That’s a great question. There have been technical advancements in both, and pros and cons of having either car seem to balance each other out.
The two hydrogen fuel cell cars that Honda is currently leasing have already been turning many heads and attracting a lot of attention. Honda has received a large number of inquiries from potential purchasers of the cars, and is anticipating being able to sell a significant number of their vehicles as soon as they release the designs for production, but the company recognizes that even in a best case scenario, an age where fuel cell powered vehicles are common in America is still at least 10 years in the future. Still, many of the higher ups in the company feel that hydrogen fuel cell powered cars are the future of America, and the company has invested close to one billion dollars so far in research and development, and plan to invest a considerable amount more within the next couple years.Currently, designers of the vehicles are desperately looking for ways to bring the price down drastically. The production cost for a fuel cell car is approximately one million dollars, and this number will not drop very drastically just by mass-producing the cars. Obviously, a car that costs three quarters of a million dollars will not be purchased by the general public, so manufacturers are seeking a solution, and are optimistically predicting that they will be able to bring the price down to a reasonable figure before the cars go on sale to the general public.
In recent years, electric cars have been coming back on the scene in force. There are many hybrid models that have been available for a few years, and this year the first fully electric cars were released to consumers. Modern fully electric vehicles have a lot going for them. They are considered Zero Emission Vehicles (ZEV), since when they are running they give off no emissions. However, they are powered from the modern power grid, which gives off emissions. Modern electric vehicles have a range of about 250 miles. Electric vehicles that are already on the road have been getting many positive reviews; they effectively cut down on expense to the owner and are simple to maintain, but are still a hassle due to their long recharge times. However, many people feel confident that within the next 10 years, technology will advance allowing drastically quickened recharging, but for now many are happy to sacrifice some convenience for saved gas money and the knowledge that they are driving a Zero Emission Vehicle.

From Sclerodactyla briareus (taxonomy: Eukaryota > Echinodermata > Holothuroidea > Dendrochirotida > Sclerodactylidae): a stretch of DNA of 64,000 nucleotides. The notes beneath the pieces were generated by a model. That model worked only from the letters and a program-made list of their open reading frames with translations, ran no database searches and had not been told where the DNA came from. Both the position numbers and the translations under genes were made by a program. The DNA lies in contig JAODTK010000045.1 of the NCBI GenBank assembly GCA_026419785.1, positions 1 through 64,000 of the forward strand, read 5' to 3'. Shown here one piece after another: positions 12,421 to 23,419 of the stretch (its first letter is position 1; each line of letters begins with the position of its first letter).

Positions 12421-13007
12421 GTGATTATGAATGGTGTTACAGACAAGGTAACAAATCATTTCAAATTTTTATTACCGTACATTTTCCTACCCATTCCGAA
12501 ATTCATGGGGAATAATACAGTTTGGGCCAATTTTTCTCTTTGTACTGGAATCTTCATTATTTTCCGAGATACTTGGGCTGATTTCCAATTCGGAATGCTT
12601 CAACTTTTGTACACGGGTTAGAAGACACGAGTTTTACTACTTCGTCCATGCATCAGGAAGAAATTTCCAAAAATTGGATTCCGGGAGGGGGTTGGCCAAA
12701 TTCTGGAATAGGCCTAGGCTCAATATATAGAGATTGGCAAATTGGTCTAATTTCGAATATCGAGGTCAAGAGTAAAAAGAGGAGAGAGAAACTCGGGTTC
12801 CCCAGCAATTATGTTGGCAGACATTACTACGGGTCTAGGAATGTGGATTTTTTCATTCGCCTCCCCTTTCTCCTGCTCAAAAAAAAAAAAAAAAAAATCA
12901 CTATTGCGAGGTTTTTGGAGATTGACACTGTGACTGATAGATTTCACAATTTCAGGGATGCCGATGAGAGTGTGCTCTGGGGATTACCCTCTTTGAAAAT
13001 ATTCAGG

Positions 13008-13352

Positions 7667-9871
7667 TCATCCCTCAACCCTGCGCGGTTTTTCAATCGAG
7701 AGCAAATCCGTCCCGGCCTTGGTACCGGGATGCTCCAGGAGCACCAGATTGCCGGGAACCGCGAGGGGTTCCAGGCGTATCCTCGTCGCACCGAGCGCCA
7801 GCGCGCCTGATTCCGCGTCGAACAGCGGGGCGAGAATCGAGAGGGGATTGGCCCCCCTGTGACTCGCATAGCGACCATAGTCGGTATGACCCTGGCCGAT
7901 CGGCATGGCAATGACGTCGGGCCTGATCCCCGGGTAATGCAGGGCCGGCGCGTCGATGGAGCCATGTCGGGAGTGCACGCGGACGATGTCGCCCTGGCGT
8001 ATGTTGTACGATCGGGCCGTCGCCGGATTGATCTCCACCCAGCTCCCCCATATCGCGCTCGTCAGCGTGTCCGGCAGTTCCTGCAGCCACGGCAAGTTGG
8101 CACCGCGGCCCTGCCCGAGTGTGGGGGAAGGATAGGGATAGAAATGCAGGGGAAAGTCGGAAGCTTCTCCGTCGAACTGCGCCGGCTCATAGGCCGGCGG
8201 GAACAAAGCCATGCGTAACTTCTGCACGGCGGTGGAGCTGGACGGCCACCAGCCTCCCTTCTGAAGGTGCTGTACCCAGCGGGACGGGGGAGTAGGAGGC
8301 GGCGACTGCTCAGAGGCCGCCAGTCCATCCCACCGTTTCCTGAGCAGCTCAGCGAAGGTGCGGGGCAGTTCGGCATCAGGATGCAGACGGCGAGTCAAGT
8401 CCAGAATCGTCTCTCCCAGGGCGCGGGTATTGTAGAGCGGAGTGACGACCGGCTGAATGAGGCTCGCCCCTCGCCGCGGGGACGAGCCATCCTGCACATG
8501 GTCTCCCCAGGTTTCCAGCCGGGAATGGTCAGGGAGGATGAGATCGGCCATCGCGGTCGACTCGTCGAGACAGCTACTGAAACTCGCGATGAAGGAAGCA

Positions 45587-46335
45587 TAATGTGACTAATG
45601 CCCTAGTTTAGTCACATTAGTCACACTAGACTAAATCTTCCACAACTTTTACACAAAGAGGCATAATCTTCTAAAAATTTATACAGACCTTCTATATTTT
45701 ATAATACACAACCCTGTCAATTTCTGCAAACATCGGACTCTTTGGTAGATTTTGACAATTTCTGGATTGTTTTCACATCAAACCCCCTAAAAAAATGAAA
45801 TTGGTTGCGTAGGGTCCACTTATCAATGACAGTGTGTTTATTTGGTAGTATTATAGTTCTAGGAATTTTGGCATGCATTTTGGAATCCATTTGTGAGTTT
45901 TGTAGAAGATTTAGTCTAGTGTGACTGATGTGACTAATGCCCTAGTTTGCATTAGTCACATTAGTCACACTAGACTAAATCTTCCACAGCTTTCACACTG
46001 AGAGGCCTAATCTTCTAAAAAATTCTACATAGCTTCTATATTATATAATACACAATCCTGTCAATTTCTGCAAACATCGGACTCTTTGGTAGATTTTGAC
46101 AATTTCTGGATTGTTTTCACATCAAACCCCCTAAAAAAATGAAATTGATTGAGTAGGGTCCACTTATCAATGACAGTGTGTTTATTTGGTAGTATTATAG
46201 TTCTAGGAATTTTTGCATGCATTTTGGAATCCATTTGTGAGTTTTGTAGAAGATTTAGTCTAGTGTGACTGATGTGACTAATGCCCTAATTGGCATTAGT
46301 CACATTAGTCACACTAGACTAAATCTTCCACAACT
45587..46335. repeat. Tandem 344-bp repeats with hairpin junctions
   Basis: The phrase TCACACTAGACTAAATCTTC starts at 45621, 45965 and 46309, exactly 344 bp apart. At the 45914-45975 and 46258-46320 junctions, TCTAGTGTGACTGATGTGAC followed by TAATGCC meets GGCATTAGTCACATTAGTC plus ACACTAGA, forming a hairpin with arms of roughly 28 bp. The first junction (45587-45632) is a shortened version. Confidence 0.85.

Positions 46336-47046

Electric car market. There are many electric cars in production, slated for sale or set to be released in 2011 and 2012. Toyota, Ford, the Mini, the Smart Car, BMW and others have not only concept cars but actual cars that are getting ready to go to the market in the next 2 years.
As for the hydrogen fuel cell, concept cars have been created and Japan is taking large steps already, installing hydrogen fueling stations around the country. Still, Japan is way ahead of the curve and hydrogen is still fairly new. Toyota announced that it would have an affordable fuel cell car by 2015, but there hasn’t been much noise from other manufacturers.
BMW already has a 7 series hydrogen cell car avaliable on the market. It is expensive, but it already exists for the rich environmentalist out there.
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